Roth IRA Conversions: What You Need To Know

Have you heard of Roth IRA conversions but are unsure if they are right for you? Below, we’ll explore Roth conversions, backdoor Roths, and mega backdoor Roths so you can understand the pros, cons, and specific rules of each. 

But first, let’s define some key terms.

What is a Roth IRA?

Roth IRA

Roth IRAs are individual retirement accounts that offer several advantages not found in other retirement plans, such as:

  • Tax benefits: You fund a Roth IRA with money you’ve already paid taxes on (after-tax dollars), so there is no immediate tax deduction. However, both your contributions and earnings grow tax-free. Once you reach retirement age (defined by the IRS as 59 ½ or older), you can withdraw your money tax-free.
  • No RMDs: You never have to take required minimum distributions (RMDs) from your Roth IRA. This differs from Traditional IRAs and other retirement plans that make you start taking withdrawals at age 72, even if you don’t need the money yet. 
  • Easy wealth transfer: A Roth IRA is a great way to transfer wealth to your heirs tax-free. You can name an individual or multiple people as beneficiaries of your Roth. That way, the account won’t have to go through probate and can instead pass directly to your heirs. Inherited Roth IRA rules are complex, so it’s best to speak with your financial planner or accountant.

Roth IRAs are a popular way to invest for retirement today. The benefits are so good that the government limits who can contribute to a Roth IRA, which brings us to the topic of Roth conversions.

What is a Roth conversion?

401k, IRA, Roth

People who earn over a certain amount ($144k for individuals and $214k for married couples in 2022) aren’t eligible to contribute to a Roth IRA, at least directly. That’s where Roth conversions come in.

A Roth conversion involves transferring money from a retirement account such as a Traditional IRA or 401(k) into a Roth IRA. Many high-income earners use this strategy to legally bypass the income limits to contribute to a Roth IRA, known as the “backdoor Roth” method.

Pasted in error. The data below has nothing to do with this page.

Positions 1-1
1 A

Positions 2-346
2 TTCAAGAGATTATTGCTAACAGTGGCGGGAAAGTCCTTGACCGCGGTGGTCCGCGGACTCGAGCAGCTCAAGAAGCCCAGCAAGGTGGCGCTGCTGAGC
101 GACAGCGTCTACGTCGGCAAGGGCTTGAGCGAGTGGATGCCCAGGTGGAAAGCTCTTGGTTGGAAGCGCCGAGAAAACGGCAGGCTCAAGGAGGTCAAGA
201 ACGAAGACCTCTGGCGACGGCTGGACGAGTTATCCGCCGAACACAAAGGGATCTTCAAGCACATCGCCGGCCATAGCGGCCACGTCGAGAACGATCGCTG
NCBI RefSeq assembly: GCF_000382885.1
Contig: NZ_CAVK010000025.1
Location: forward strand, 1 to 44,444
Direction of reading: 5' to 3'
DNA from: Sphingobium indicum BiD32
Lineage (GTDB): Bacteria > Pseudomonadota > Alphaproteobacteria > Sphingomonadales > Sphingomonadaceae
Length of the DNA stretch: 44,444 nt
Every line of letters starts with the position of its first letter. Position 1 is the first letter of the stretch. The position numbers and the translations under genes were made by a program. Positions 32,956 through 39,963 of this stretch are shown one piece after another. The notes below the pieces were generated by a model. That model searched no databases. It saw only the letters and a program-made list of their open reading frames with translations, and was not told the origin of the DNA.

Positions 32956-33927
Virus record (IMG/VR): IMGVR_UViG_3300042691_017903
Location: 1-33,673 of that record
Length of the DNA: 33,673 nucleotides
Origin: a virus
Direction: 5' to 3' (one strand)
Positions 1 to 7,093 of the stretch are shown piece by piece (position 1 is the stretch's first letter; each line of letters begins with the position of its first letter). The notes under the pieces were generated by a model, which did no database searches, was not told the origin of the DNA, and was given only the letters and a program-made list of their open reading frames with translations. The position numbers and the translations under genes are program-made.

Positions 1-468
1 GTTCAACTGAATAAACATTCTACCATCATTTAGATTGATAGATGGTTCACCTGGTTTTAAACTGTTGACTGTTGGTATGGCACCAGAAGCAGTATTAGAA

You will have to pay income tax on the amount you convert to Roth, which is why this strategy makes sense for people looking to save on future tax bills. For example, if you believe you will be in a higher tax bracket in the future, paying taxes now versus later might save you money in the long run.

A crucial step investors often miss when completing Roth conversions is filing IRS form 8606. The 8606 form is required for those who make nondeductible contributions to a Traditional IRA as part of the backdoor Roth strategy.

What is a backdoor Roth IRA?

A backdoor Roth is another name for a Roth conversion. If your income exceeds the Roth limits, you can’t put money directly into a Roth IRA. However, you can contribute using the “back door” method. 

The drawbacks of doing a backdoor Roth are paying ordinary income taxes on the money you transfer into a Roth and aggregation rules. The IRS created aggregation rules to limit the ability to use a non-deductible IRA as a tax shelter. 

Recent legislation, specifically the Build Back Better plan, has threatened the existence of backdoor Roth IRAs. It’s a good time to consider the backdoor Roth strategy since its future is uncertain.

What about a mega backdoor Roth IRA?

The “mega backdoor Roth” strategy allows you to transfer a large amount of money from your employer-sponsored 401(k) into a Roth IRA. For 2022, the contribution limit is $40,500. A mega backdoor Roth is a highly complex strategy with many moving pieces. Therefore, it’s best to consult with your tax advisor before choosing this method.

One such complication is the aggregation rule. According to the IRS, if you have multiple IRAs, they will all be considered one for tax purposes. This creates a challenge for those looking to do a backdoor Roth if they already have existing IRAs.

You can only implement a mega backdoor Roth strategy under certain conditions. For example, you can only do it if your employer allows you to withdraw money from your 401(k) while still employed at the company, known as in-service distributions. 

The plan must also allow you to move funds from profit-sharing plans into a Roth IRA. This strategy is suitable for owner-only 401(k) profit-sharing plans since it’s easier to pass compliance testing.

Keep in mind, tax rules are constantly changing and there is no guarantee that the current tax landscape will remain the same. Before implementing any strategies presented, the services of an appropriate professional should be sought.

Next steps

Still not sure if a Roth conversion is right for you? It might be time to speak with a financial planner. Rex Behrashi, CFP®, has been helping business owners and individuals with retirement, investment, tax, and estate planning for over 15 years. 

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